Setting the maximum number of iterations allows us to establish the halting circumstances. The best solutions will produce results if the halting condition of the model is satisfied. As a result, project managers can start to select the finest values and solutions for construction projects.

### 3.5. Adaptive selection slime mold algorithm

The straightforward inspiration, limited number of regulating parameters, and adaptive exploratory behavior of this algorithm are mostly responsible for its success. Yet like other meta-heuristics, it has some restrictions and is subject to inevitable flaws. The authors advise using the tournament selection (TS) method to circumvent the SMA's drawbacks. Our hybrid algorithm tries to address the SMA's weaknesses by enhancing convergence from random to best candidate selection. This combination improves the original strategy, while also reducing algorithmic risks, accelerating the search for solutions, and delivering superior convergence via the Pareto front.

The step by step and the flowchart for solving optimization problems of the proposed ASSMA algorithm is as follows in Figure 3:

## 4. Case study and results

Case studies related to the rural water pipeline project (Project 1) and “future house USA” in China (Project 2) demonstrates the superiority of the ASSMA compared to the author’s results. In project management, there are two categories of DEA. Using a particular set of inputs and outcomes, the first kind evaluates the efficacy of various projects. The second category consists of initiatives that choose project portfolios and rank several initiatives before making an investment. The study concentrated on the Project 1, which has eight activities and eight distinct construction scenarios, as illustrated in Table 1 includes a list of the project's particular activities resources. The project 1 is expected to have 823544 outcomes in total, which will cause differences in TCQE. Also, Project 2 illustrates 11 activities with many cases in each activity which have shown in Table 2 which provide 9216 options to deliver the project.

Activity Number | Predecessors | Case | Time | Cost | Quality | Environmental Impact |
---|---|---|---|---|---|---|

1 | - | 1 | 19 | 788 | 0.8 | 0.3 |

2 | 1 | 1 | 11 | 701 | 0.78 | 0.36 |

2 | 20 | 1384 | 0.8 | 0.44 | ||

3 | 20 | 1195 | 0.83 | 0.64 | ||

4 | 11 | 777 | 0.82 | 0.44 | ||

5 | 18 | 1025 | 0.84 | 0.52 | ||

6 | 20 | 666 | 0.87 | 0.64 | ||

7 | 11 | 591 | 0.88 | 0.48 | ||

3 | 2 | 1 | 5 | 652 | 0.74 | 0.2 |

2 | 9 | 1082 | 0.8 | 0.3 | ||

3 | 14 | 1017 | 0.83 | 0.4 | ||

4 | 5 | 1205 | 0.9 | 0.5 | ||

5 | 5 | 791 | 0.82 | 0.4 | ||

6 | 20 | 802 | 0.85 | 0.5 | ||

7 | 11 | 1233 | 0.92 | 0.5 | ||

4 | 1,2 | 1 | 14 | 969 | 0.77 | 0.27 |

2 | 12 | 1128 | 0.8 | 0.4 | ||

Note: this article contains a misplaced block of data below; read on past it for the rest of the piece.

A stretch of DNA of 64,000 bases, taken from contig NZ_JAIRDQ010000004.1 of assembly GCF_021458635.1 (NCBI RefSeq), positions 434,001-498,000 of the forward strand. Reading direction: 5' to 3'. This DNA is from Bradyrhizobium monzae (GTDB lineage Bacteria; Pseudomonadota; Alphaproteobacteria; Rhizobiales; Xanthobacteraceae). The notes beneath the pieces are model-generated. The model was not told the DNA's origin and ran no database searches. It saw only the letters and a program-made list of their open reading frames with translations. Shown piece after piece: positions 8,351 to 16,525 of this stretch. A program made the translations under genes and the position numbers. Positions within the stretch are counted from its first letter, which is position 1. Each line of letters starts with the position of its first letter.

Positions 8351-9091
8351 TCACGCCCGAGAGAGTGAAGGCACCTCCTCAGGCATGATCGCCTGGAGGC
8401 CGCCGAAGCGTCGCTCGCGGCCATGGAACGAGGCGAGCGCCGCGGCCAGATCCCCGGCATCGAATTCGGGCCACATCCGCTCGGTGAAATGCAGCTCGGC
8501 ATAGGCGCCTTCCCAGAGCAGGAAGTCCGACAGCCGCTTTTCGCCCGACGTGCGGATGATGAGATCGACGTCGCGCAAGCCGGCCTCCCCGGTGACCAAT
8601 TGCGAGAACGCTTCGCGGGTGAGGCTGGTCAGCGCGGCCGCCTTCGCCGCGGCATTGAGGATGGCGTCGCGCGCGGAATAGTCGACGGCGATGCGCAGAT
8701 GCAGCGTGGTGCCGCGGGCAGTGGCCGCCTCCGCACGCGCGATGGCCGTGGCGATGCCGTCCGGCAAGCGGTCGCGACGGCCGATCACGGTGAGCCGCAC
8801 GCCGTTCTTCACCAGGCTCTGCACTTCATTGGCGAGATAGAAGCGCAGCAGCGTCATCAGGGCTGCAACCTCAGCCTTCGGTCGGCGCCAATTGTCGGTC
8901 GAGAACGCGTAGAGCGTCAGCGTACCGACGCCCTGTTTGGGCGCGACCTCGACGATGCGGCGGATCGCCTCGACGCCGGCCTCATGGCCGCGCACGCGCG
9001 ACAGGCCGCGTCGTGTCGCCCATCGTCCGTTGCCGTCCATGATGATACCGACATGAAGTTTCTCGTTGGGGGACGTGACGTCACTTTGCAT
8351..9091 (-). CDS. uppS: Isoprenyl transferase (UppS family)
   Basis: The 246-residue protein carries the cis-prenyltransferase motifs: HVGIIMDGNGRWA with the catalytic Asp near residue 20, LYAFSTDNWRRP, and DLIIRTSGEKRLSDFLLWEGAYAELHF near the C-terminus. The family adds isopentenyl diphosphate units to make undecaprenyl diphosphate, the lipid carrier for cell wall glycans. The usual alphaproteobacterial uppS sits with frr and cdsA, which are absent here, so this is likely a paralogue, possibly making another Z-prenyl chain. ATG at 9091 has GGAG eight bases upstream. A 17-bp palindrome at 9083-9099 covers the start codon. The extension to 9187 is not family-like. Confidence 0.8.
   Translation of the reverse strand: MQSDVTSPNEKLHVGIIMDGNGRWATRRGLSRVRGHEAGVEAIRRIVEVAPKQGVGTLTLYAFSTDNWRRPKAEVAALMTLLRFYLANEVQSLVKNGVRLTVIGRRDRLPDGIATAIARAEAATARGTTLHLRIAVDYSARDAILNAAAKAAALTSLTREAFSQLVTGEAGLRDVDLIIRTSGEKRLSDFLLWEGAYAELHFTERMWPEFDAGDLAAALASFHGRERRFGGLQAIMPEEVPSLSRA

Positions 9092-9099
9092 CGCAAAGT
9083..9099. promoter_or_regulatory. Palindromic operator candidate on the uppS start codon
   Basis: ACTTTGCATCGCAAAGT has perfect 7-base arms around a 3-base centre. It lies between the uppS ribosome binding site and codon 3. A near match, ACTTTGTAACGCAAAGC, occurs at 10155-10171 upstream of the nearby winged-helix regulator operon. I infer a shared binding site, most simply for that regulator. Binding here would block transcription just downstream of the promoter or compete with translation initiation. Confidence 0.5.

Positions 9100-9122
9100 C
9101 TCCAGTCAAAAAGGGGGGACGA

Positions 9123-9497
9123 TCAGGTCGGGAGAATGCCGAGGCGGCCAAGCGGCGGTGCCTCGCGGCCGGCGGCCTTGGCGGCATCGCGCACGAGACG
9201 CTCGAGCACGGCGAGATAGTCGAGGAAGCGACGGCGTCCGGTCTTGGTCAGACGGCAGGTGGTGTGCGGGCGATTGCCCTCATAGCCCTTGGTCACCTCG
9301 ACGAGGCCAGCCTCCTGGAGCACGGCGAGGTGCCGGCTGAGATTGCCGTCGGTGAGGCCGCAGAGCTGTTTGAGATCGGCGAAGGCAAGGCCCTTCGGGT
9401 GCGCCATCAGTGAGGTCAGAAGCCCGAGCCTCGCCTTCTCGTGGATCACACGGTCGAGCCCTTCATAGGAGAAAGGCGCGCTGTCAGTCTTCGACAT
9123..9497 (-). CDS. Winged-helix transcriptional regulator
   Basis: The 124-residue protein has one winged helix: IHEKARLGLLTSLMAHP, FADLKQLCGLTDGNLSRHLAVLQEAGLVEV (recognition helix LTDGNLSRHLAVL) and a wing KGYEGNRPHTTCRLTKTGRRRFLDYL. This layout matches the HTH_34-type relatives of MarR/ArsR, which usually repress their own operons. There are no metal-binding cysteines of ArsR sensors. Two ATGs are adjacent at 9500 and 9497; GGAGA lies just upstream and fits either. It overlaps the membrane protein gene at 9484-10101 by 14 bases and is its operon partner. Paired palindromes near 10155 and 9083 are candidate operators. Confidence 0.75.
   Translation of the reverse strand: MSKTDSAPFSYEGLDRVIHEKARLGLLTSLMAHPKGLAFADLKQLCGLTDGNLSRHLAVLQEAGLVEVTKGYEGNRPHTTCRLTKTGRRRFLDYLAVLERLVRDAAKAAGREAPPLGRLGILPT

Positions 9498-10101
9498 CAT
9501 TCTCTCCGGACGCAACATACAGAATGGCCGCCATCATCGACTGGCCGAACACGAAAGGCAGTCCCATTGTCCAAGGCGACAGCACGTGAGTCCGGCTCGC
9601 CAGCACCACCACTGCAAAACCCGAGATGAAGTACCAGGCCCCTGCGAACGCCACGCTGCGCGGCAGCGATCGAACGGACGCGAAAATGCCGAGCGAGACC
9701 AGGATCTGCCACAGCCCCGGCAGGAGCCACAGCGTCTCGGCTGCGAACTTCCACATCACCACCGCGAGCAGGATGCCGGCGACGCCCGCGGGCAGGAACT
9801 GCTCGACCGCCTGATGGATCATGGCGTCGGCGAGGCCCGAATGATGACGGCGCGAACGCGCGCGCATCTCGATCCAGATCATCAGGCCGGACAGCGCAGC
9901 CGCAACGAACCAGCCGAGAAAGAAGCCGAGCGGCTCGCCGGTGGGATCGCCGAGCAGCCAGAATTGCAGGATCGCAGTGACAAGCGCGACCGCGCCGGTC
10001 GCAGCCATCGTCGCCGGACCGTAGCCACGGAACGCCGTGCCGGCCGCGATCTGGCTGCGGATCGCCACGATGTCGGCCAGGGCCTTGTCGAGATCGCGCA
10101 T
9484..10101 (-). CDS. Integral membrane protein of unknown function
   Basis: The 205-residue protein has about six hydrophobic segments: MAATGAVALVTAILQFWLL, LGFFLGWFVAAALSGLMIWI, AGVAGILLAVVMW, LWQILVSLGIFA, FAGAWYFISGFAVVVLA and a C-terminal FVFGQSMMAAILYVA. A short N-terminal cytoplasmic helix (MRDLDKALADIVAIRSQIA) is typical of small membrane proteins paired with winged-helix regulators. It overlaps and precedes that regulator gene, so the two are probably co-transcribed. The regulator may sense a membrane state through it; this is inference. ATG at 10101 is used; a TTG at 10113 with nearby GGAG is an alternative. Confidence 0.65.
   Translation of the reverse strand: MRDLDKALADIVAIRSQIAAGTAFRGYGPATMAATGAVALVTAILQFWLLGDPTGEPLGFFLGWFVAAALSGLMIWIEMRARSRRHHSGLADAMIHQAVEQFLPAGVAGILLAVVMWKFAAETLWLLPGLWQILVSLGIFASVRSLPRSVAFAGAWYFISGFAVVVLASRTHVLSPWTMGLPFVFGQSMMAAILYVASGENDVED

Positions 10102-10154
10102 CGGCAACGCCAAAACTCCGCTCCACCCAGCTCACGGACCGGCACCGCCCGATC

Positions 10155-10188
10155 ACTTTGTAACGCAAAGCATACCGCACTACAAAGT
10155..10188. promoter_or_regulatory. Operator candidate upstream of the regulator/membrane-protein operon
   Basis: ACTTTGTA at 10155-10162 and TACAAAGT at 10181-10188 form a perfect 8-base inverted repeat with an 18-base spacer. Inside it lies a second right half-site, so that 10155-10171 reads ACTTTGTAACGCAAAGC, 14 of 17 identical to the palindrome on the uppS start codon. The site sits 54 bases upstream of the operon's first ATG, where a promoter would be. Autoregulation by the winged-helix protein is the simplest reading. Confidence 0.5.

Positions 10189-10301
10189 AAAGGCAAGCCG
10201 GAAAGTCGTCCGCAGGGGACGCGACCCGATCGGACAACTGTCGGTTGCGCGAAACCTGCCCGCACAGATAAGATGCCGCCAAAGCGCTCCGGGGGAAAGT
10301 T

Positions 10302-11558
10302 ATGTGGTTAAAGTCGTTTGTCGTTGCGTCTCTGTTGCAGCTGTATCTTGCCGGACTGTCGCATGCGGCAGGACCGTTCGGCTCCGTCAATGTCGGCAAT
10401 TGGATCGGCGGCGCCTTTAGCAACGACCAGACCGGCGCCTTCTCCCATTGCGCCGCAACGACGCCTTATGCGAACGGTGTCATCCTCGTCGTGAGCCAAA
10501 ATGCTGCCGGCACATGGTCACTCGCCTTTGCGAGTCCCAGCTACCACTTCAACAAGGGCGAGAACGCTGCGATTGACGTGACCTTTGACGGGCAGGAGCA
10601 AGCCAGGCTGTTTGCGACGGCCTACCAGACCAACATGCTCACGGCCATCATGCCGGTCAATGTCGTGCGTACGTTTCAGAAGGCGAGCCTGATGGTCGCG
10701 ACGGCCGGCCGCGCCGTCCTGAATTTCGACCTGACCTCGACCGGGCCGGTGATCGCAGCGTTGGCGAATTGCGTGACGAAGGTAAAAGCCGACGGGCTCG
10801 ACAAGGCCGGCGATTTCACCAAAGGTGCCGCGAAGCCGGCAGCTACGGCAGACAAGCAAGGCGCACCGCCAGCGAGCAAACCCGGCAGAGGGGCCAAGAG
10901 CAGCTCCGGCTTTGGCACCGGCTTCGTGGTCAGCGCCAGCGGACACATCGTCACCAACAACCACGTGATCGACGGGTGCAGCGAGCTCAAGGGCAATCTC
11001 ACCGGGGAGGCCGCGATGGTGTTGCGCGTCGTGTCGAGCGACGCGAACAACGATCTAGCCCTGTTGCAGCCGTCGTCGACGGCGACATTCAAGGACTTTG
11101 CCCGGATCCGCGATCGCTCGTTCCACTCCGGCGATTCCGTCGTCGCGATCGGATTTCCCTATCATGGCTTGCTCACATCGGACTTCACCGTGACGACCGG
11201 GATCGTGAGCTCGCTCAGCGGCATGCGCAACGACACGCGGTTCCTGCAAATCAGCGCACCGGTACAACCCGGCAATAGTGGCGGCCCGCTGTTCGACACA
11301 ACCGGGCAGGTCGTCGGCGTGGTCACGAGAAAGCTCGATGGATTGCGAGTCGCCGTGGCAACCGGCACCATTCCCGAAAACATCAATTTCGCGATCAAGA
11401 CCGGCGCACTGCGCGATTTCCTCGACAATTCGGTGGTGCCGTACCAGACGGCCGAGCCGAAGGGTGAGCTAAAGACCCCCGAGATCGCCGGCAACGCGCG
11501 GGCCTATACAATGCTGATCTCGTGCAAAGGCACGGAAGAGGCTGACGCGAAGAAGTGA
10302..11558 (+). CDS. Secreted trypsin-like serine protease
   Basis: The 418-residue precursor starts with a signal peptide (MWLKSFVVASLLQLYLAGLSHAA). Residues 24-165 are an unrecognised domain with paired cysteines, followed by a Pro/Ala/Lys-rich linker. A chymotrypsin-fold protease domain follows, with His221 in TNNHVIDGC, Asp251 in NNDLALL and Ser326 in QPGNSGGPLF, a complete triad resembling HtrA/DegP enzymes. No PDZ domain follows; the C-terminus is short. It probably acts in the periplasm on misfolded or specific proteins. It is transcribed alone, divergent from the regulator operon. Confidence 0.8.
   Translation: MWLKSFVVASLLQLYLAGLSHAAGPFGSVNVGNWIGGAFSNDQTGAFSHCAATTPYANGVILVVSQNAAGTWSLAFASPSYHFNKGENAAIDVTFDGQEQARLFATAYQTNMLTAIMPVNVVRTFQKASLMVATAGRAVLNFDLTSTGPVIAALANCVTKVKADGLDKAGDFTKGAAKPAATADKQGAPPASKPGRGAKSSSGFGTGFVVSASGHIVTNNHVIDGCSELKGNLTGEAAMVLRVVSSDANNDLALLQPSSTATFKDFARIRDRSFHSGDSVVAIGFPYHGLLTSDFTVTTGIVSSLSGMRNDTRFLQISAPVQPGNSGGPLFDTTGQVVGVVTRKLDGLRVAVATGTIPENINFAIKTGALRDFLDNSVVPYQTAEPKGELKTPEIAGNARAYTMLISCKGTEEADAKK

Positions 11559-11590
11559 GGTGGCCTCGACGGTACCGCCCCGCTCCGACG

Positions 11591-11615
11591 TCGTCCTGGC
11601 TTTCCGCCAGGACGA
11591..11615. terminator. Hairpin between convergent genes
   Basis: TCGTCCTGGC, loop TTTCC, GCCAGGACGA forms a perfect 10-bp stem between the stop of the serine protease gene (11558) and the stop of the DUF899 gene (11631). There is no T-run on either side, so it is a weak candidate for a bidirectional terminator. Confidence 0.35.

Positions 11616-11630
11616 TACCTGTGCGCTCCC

3 | 19 | 613 | 0.83 | 0.47 | ||

4 | 8 | 668 | 0.86 | 0.53 | ||

5 | 18 | 578 | 0.85 | 0.4 | ||

6 | 16 | 678 | 0.88 | 0.53 | ||

7 | 13 | 718 | 0.9 | 0.53 | ||

5 | 3 | 1 | 13 | 1389 | 0.76 | 0.45 |

2 | 19 | 1021 | 0.8 | 0.6 | ||

3 | 6 | 1150 | 0.75 | 0.45 | ||

4 | 19 | 666 | 0.85 | 0.6 | ||

5 | 11 | 572 | 0.86 | 0.6 | ||

6 | 10 | 1062 | 0.82 | 0.45 | ||

7 | 14 | 1121 | 0.92 | 0.6 | ||

6 | 4,5 | 1 | 10 | 1330 | 0.78 | 0.3 |

2 | 12 | 1129 | 0.8 | 0.4 | ||

3 | 15 | 975 | 0.81 | 0.5 | ||

4 | 5 | 932 | 0.82 | 0.6 | ||

5 | 5 | 1123 | 0.82 | 0.4 | ||

6 | 13 | 1200 | 0.83 | 0.6 | ||

7 | 12 | 1185 | 0.84 | 0.6 | ||

7 | 6 | 1 | 7 | 842 | 0.82 | 0.4 |

2 | 5 | 626 | 0.8 | 0.5 | ||

3 | 13 | 1302 | 0.81 | 0.5 | ||

4 | 12 | 1089 | 0.84 | 0.6 | ||

5 | 8 | 1334 | 0.83 | 0.5 | ||

6 | 10 | 752 | 0.83 | 0.6 | ||

7 | 10 | 955 | 0.87 | 0.6 | ||

8 | 7 | 1 | 8 | 804 | 0.82 | 0.3 |

2 | 16 | 904 | 0.8 | 0.35 | ||

3 | 6 | 1280 | 0.74 | 0.35 | ||

4 | 8 | 655 | 0.76 | 0.5 | ||

5 | 10 | 972 | 0.81 | 0.3 | ||

6 | 16 | 863 | 0.75 | 0.44 | ||

7 | 14 | 596 | 0.77 | 0.44 |

Activity Number | Successors | Case | Time | Cost | Quality | Environmental Impact |
---|---|---|---|---|---|---|

1 | 2 | 1 | 28 | 1865 | 0.920 | 1728.86 |

2 | 28 | 1810 | 0.78 | 2938.36 | ||

2 | 3 | 1 | 13 | 790 | 0.86 | 317.66 |

2 | 15 | 741 | 0.77 | 399.34 | ||

3 | 4 | 1 | 28 | 1590 | 0.63 | 9541.15 |

2 | 22 | 1436 | 0.61 | 9715.51 | ||

4 | 5 | 1 | 9 | 1371 | 0.74 | 9647.65 |

2 | 12 | 723 | 0.76 | 9822.01 | ||

5 | 6 | 1 | 17 | 731 | 0.89 | 15790.3 |

2 | 25 | 846 | 0.87 | 15964.7 | ||

6 | 7 | 1 | 17 | 1086 | 0.79 | 9152.52 |

2 | 28 | 1427 | 0.82 | 35518.3 | ||

3 | 9 | 1291 | 0.8 | 35518.3 | ||

7 | 11 | 1 | 17 | 1061 | 0.69 | 4152.23 |

2 | 27 | 1054 | 0.72 | 4164.16 | ||

3 | 28 | 862 | 0.7 | 15056.4 | ||

4 | 30 | 1882 | 0.73 | 15062.4 | ||

8 | End | 1 | 4 | 1983 | 0.85 | 118.59 |

2 | 17 | 975 | 0.88 | 544.3 | ||

3 | 4 | 1963 | 0.84 | 3030.66 | ||

9 | End | 1 | 18 | 1870 | 0.9 | 4219.17 |

2 | 10 | 1042 | 0.91 | 61163.9 | ||

10 | End | 1 | 4 | 1046 | 0.58 | 256.03 |

2 | 9 | 1166 | 0.6 | 256.03 | ||

11 | 8, 9, 10 | 1 | 23 | 1939 | 0.61 | 12871.7 |

2 | 4 | 1213 | 0.63 | 6747.33 |